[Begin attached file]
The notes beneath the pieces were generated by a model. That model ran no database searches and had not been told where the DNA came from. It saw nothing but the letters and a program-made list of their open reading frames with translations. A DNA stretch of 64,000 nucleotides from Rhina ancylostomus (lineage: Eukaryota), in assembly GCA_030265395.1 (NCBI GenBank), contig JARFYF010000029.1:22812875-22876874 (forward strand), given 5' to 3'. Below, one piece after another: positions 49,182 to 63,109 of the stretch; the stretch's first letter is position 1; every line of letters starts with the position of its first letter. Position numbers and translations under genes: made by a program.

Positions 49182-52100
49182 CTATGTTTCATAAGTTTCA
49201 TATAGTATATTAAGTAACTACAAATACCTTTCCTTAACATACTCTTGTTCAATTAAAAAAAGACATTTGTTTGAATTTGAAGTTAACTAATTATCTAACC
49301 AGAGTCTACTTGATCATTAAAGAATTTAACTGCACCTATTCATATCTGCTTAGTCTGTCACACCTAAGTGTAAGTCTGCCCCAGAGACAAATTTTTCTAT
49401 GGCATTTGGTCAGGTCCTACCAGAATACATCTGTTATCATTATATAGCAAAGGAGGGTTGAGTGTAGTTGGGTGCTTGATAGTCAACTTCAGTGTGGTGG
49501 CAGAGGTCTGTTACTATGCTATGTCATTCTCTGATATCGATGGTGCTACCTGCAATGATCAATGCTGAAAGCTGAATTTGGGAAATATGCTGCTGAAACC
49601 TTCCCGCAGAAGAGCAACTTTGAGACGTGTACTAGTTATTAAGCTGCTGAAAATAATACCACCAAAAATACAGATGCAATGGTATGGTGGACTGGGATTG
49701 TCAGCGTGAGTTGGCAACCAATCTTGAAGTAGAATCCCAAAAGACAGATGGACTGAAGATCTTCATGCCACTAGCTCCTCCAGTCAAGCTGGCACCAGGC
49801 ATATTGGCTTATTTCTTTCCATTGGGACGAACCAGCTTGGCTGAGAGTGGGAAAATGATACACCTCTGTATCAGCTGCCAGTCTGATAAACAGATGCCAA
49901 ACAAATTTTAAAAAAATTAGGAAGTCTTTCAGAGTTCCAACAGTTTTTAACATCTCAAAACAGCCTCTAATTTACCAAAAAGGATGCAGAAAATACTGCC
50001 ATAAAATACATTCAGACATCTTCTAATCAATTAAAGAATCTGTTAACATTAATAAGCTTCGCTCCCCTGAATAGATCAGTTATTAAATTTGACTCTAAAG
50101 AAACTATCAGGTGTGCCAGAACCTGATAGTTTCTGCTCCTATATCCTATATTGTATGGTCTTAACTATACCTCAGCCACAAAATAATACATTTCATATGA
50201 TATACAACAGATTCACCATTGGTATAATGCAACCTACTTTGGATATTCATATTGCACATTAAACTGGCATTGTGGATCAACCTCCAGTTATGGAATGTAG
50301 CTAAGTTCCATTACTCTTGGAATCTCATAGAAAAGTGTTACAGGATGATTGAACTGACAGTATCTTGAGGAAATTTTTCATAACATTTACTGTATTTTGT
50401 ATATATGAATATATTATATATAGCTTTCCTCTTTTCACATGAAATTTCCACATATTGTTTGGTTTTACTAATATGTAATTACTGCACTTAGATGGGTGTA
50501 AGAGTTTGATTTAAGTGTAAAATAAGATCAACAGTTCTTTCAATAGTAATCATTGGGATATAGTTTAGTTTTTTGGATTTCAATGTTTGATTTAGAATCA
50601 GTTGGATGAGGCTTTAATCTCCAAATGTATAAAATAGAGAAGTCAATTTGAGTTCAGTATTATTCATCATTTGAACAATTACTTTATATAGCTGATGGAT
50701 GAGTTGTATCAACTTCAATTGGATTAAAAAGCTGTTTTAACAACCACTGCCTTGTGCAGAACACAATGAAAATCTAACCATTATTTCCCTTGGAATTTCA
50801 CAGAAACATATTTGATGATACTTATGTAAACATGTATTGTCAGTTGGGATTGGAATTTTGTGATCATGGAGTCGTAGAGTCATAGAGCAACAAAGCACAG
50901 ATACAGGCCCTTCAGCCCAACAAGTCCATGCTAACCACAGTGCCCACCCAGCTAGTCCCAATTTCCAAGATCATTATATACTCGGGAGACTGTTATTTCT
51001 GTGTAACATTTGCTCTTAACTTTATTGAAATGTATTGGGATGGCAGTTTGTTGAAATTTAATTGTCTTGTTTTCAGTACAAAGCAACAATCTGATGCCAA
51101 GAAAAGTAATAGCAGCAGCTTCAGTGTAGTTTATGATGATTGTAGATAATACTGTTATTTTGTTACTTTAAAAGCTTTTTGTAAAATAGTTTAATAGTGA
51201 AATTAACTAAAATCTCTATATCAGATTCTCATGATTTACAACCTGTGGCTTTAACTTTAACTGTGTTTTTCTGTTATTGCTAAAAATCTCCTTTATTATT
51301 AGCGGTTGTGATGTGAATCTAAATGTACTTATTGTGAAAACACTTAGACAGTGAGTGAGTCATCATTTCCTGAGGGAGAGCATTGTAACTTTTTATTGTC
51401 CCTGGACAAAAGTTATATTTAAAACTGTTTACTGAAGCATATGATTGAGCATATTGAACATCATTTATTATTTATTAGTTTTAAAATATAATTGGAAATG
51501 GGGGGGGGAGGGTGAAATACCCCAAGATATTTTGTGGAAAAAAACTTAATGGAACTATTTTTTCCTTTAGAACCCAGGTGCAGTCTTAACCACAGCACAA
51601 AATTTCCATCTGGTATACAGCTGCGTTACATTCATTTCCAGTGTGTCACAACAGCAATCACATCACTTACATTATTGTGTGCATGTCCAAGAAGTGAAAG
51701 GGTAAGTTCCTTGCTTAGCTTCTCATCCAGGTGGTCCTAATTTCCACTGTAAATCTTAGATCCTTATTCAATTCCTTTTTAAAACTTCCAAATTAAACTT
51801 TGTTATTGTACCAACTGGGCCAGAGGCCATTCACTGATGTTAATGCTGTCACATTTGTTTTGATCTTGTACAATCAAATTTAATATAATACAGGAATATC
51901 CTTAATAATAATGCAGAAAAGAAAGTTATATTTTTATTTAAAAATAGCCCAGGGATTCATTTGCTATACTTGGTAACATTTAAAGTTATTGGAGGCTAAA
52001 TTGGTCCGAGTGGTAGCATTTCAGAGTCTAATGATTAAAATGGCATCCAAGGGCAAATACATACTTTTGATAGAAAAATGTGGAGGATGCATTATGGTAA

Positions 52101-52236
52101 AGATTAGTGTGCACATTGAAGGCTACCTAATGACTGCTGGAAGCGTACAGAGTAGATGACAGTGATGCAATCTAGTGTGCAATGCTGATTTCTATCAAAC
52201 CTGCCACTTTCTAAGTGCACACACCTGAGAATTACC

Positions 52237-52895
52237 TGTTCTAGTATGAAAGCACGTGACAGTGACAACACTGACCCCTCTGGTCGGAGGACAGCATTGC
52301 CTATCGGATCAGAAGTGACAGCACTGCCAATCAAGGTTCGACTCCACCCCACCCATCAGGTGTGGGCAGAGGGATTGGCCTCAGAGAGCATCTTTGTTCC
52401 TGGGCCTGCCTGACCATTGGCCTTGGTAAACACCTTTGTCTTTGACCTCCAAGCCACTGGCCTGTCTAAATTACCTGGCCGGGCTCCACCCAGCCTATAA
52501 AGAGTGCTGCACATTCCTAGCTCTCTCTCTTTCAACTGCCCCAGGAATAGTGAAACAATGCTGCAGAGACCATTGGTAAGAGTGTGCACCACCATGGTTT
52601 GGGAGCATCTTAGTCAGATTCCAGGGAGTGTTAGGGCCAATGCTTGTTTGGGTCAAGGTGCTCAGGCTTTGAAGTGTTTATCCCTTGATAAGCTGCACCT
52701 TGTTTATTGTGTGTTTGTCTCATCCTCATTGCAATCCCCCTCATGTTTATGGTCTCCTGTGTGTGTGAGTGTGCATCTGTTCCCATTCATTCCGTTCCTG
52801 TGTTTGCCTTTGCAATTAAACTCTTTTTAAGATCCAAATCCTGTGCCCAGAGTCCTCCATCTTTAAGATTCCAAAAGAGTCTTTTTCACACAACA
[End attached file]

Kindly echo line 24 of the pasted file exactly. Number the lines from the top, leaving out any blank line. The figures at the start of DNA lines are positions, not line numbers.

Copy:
51201 AATTAACTAAAATCTCTATATCAGATTCTCATGATTTACAACCTGTGGCTTTAACTTTAACTGTGTTTTTCTGTTATTGCTAAAAATCTCCTTTATTATT